For the readers who are interested in true crime or spooky history, you may be familiar with the name Aleister Crowley.
Sometimes called The Great Beast 666, Crowley was a famous occultist and magic practitioner. He lived a colorful life, having been born into a wealthy British family, studying at some of the best schools, along with time spent as a mountaineer and a poet. However, he is best known for his occultist practices and his book The Book of the Law, which outlined the foundation of his new religion, Thelema.
Over the years, he gathered many followers, and after World War I, they moved to the Sicilian town of Cefalù. He purchased a large residence and turned the building into the Abbey of Thelema.
Crowley filled the home with hundreds of French paintings and covered the walls with frescos of Thelemite deities and symbols. The building’s main room was where the followers often held their rituals and sacrifices. In the master bedroom, pictures of demonic faces and snakes covered the walls. This room was referred to as The Chamber of Nightmares.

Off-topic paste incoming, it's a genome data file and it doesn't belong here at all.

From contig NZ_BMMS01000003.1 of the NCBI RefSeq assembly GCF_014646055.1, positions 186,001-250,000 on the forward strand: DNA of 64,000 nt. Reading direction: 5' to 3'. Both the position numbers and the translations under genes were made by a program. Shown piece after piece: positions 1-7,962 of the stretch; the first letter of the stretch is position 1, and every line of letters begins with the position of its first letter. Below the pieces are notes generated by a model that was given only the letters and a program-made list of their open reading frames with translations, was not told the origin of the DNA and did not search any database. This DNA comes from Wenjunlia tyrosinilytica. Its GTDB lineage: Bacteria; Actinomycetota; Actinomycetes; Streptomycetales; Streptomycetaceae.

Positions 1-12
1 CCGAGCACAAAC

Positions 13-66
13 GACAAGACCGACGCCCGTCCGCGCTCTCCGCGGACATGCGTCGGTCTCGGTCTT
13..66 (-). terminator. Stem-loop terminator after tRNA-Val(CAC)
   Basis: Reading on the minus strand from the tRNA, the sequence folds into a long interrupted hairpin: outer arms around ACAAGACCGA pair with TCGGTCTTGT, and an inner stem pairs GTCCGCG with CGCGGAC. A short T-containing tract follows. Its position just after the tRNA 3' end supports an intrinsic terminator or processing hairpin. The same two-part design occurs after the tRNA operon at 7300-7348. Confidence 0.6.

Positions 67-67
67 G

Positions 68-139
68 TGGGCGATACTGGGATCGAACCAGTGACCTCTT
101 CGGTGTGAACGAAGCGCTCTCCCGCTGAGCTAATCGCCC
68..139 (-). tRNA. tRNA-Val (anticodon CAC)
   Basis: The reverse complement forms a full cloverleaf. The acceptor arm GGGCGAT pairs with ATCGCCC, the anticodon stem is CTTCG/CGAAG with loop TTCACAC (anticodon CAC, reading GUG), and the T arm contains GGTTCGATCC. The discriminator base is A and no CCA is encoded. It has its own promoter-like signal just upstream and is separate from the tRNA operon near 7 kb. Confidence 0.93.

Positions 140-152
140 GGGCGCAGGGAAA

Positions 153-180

Crowley and his followers resided in the Abbey for three years from 1920 and 1923. They spent their days high on drugs, practicing magic, participating in orgies, and worshipping their various deities. The Abbey was a breeding ground for hedonistic behavior, but the party came to an end when the husband of British model, Betty May, died at the Abbey. He had contracted a bacterial infection when he drank from a local spring. Betty believed Crowley was to blame even though he had cautioned against drinking the water. She fled to London and exposed the Thelemites’ practices to the world. Word reached Benito Mussolini, and he forced Crowley to leave the country.
After his departure, the locals went in and covered the demonic paintings throughout the residence. However, in 1955, filmmaker Kenneth Anger uncovered many of them while filming a documentary on the Abbey. The locals left the house to rot and made no effort to recover the creations after Anger left.
Now, the Abbey of Thelema is a decaying relic of a forgotten cult. The building’s roof has collapsed in some places, and overall the structure is ready to tumble at any moment. Yet, despite this precarious state, the property was listed for $1.6 million in 2010. If you ever wanted to own a piece of dark history, here’s your chance.